Google Capital participated in healthcare information company Practo's $124 million round, which also included investments from Tencent, Sequoia, Matrix Partners and Russian billionaire Yuri Milner, among others.

Healthcare was one of the focus areas Google had outlined for its $10 billion India investment fund.

2015: Drivezy

Formerly known as JustRide, Drivezy was selected for Google's startup accelerator programme, Launchpad, in 2015.

Co-founded by five IITians, Drivezy received a two-week mentorship program, $50,000 as seed investment, financial assistance for office space, as well as $250,000 of assistance including access to Google's products such as Maps and Adwords, as part of the programme.

2016: Girnar Software

Girnar Software, which owns CarDekho, raised an undisclosed amount of funding from Google Capital, and other investors such as Hillhouse Capital.

Headquartered in Jaipur, and founded in 2008, CarDekho has footprints in India, Indonesia and the Philippines. The group currently operates various leading Indian auto portals such as,,,,, and more.

2017: Halli Labs

An AI startup, Halli Labs was acquired by Google as part of its Next Billion Users focus. The startup was building deep learning and machine learning systems back in 2017 when it wasn't a buzzword, to address what it described as "old problems".

The startup was founded by Pankaj Gupta, a data scientist, who was also the CTO at now-defunct Stayzilla, an Airbnb-like company.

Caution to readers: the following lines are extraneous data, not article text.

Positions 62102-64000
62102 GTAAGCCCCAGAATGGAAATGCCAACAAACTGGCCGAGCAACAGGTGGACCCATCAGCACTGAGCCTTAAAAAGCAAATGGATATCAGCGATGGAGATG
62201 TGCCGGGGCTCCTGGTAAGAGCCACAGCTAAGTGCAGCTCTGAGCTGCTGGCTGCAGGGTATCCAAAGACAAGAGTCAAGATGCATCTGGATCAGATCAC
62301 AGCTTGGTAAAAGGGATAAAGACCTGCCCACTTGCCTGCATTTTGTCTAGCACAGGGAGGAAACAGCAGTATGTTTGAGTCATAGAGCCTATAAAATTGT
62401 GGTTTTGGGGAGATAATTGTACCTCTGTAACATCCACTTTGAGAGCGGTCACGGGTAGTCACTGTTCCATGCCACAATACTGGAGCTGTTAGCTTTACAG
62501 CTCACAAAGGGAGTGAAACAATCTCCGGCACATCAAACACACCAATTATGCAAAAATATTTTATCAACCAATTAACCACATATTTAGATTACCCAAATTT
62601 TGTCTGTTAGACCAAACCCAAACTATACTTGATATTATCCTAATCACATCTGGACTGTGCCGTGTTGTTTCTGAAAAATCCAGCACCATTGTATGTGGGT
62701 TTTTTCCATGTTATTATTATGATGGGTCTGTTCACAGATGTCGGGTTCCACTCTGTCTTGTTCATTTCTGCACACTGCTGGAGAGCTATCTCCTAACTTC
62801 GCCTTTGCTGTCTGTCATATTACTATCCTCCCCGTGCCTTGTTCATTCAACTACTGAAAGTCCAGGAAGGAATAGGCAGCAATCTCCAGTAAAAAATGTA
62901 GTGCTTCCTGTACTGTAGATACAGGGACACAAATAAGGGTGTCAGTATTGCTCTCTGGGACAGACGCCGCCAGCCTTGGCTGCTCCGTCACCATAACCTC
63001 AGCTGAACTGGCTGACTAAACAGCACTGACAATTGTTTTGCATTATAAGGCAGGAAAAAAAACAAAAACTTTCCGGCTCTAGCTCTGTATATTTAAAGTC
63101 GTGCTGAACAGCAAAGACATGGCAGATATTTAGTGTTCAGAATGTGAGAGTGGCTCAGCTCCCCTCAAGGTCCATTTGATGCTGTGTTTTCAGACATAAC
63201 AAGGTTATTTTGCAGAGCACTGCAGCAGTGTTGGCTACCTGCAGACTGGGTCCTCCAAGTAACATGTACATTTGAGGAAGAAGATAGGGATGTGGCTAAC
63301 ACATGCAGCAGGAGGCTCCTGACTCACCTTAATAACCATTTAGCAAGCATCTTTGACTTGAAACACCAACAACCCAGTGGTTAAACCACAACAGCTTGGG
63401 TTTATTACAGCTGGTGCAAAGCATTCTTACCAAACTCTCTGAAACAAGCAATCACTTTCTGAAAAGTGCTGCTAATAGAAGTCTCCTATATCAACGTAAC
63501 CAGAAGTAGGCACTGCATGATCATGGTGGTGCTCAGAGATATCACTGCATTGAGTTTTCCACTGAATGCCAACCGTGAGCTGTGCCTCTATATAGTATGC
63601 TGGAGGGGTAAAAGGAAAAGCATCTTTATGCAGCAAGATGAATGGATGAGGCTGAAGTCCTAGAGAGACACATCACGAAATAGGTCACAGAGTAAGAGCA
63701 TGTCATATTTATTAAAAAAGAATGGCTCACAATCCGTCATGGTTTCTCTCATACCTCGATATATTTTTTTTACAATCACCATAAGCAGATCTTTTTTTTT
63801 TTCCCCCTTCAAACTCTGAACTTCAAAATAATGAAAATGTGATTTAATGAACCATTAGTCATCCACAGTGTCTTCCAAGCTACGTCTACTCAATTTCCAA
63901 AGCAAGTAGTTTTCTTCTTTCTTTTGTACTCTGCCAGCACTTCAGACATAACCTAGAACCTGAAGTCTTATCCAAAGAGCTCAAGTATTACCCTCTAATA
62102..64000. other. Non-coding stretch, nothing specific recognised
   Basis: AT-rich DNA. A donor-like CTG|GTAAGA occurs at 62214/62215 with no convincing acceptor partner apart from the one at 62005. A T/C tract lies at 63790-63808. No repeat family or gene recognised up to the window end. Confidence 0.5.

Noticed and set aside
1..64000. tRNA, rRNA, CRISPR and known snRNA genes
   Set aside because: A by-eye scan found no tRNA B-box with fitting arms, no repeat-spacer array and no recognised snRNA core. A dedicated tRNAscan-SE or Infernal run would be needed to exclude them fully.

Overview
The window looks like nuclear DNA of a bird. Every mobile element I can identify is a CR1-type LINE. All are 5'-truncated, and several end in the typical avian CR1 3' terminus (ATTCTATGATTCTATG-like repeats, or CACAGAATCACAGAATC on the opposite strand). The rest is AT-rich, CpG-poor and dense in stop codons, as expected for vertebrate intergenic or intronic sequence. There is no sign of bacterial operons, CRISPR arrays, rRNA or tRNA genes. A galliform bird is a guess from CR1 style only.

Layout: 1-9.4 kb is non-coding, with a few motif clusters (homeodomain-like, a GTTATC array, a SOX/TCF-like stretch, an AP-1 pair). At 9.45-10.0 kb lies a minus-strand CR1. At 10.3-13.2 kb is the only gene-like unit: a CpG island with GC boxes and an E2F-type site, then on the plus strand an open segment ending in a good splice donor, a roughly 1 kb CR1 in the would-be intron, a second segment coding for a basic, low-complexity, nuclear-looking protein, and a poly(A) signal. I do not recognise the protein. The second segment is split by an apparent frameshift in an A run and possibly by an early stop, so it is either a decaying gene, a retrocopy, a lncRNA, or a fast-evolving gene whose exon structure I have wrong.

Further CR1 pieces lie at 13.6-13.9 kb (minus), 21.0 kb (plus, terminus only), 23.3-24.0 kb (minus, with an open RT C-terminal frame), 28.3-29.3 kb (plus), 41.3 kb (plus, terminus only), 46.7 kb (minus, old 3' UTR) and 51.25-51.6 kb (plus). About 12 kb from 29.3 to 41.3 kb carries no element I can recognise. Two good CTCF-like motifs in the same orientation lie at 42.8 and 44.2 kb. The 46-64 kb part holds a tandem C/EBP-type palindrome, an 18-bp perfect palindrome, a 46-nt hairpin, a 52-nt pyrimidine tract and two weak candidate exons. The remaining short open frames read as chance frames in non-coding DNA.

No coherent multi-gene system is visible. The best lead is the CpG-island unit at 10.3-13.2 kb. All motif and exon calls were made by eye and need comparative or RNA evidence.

The move was perceived by the industry as Google doubling down on AI and ML, through hardware and software.

2017: Dunzo

Bengaluru-based hyperlocal delivery platform Dunzo, in late 2017, raised $12.3 million in a Series B funding round. The fundraising was unique because it was Google's first direct investment in a startup in India.

Dunzo later went on to raise several more investments from Google, including its latest $40 million Series E round, where Google was a lead investor.

The startup has disrupted the models of ecommerce companies such as Amazon and Flipkart, as well as e-grocers and e-pharmacies in India, making it easy for people to buy what they need and have it delivered immediately, instead of waiting for a day or more.

2018: Sigmoid Labs

Google acquired Sigmoid Labs, the parent company of the popular train tracking app, Where Is My Train, for an estimated deal value of $30 million to $40 million, although neither company confirmed the consideration amount.

The company was founded by five former employees of TiVo Corporation, a technology entertainment company in the US, which was based out of Bengaluru, and had a team of about 10 people.

2020: Reliance Jio

Google invested Rs 33,737 crore for a 7.7 percent stake in Reliance Jio Infocomm Limited, becoming the second-largest minority shareholder in the company after Facebook.

The Google-Jio partnership was aimed at expanding the benefits of digitisation across the length and breadth of India, beyond the current 500 million-plus internet users in the country.